Super Senior: Mike Mauss
WILLISTON, Vt. (WCAX) - Williston is a town in transition. From its commercial core at Taft Corners, to the new neighborhoods that were once farmland, Mike Mauss has seen it all at Windswept Farm.
“When I moved here, this was a dirt road,” Mauss said.
The farm is a little oasis of agriculture just outside the village. Once a dairy operation, it’s now exclusively equine. Mauss shares the duties with his wife, Tina. “Every morning, we clean these stalls,” she explained.
They board horses and train people to ride. “She’s really, really good with young riders, giving them a correct start,” Mauss said.
“I think we’re both really patient,” added Tina.
Mauss focuses on the more experienced riders. The mornings, though, are for chores. There are no days off for the couple. “Keeps us strong,” TIna said.
Mauss is 80 and even before he steps into the barn, there’s a routine. “I start out with tai chi to limber up, then I do sit-ups, pushups, leg-lifts,” Mauss said.
“He sits there and planks with one hand - wow,” Tina said.
The exercising of the mind comes in the afternoon. “I spend a lot of time studying why horses function the way they do, why their biomechanics work, how their bodies work,” Mauss said. It’s dressage -- literally the French word for training
“A lot of the kids tease me, they say I’m so old I must be a vampire. Well, there’s a certain amount of truth to that. When you’re dealing with young people all the time, it keeps you at the top of your game,” Mauss said.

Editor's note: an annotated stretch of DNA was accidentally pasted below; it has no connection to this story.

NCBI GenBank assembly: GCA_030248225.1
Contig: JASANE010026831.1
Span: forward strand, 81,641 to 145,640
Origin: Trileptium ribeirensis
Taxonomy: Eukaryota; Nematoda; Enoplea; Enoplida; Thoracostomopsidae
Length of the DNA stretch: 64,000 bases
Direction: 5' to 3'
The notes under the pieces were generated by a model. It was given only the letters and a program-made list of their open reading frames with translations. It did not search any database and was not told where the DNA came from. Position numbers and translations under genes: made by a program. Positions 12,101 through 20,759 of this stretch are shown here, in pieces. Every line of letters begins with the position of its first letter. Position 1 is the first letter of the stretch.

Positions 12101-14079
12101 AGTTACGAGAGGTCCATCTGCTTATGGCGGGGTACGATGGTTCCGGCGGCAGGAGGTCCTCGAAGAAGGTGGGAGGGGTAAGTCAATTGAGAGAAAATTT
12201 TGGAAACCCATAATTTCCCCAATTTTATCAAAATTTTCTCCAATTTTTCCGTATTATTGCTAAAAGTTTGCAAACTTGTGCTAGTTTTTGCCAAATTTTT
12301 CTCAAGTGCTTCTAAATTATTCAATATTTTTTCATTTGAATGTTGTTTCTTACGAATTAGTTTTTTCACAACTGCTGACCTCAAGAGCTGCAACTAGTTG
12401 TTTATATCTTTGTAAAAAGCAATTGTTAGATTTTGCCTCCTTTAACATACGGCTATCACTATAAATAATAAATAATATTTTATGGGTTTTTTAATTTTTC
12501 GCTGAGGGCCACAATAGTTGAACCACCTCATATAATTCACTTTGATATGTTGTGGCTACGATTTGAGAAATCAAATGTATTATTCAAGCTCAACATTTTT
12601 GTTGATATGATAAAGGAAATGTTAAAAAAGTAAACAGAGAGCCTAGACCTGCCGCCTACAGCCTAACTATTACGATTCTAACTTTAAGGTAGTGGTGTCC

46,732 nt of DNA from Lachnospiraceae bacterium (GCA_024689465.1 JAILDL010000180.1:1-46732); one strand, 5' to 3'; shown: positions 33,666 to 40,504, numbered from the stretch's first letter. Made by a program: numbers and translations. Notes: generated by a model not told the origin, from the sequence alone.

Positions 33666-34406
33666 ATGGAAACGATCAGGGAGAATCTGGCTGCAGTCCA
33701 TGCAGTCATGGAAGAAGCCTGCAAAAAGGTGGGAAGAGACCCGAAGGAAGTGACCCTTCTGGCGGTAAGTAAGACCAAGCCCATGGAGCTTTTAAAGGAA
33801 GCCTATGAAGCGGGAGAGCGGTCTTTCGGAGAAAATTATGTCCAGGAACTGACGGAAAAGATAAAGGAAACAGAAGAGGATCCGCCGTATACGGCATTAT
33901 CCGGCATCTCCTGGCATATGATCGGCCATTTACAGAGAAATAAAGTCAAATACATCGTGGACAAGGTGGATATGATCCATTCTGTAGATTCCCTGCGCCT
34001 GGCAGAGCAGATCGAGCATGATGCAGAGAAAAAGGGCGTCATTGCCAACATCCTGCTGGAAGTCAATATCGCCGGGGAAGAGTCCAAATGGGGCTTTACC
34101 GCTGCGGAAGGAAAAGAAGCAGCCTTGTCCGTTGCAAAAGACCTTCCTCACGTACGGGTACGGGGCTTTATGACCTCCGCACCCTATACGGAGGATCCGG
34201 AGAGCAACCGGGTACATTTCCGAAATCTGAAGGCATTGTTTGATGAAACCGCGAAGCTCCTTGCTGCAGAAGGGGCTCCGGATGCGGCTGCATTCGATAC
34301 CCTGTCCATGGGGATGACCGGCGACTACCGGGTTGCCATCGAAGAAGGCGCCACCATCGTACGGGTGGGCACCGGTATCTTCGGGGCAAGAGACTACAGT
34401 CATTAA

He has been teaching riders for close to 50 years. “It’s constant. You’re feeling what your body’s doing and you’re feeling what the horse’s body is doing,” he explained.
In harmony on the farm. “This land is absolutely so beautiful,” Tina said. The couple only owns five acres of land. They lease 80 from a neighbor, mostly for haying. But the future of this land staying untouched -- along with their farm -- is in doubt. The property owner is considering building homes.”
“If we lose this pasture land here, we will be out of business,” Tina said. “My goal is to raise enough money to buy out the development rights of the land.”
Reporter Joe Carroll: What’s your feeling, do you think you’ll be able to do it?
Mike Mauss: I guess I’m optimistic, I hope so. But I’m optimistic by nature, so.
For now, the couple will keep doing what they do best, steering horse and rider in the right direction. “I’m very happy to have had the occasion to be here and to relate to all the people I’ve known over the years, and they’ve made my life very rich,” Mauss said.
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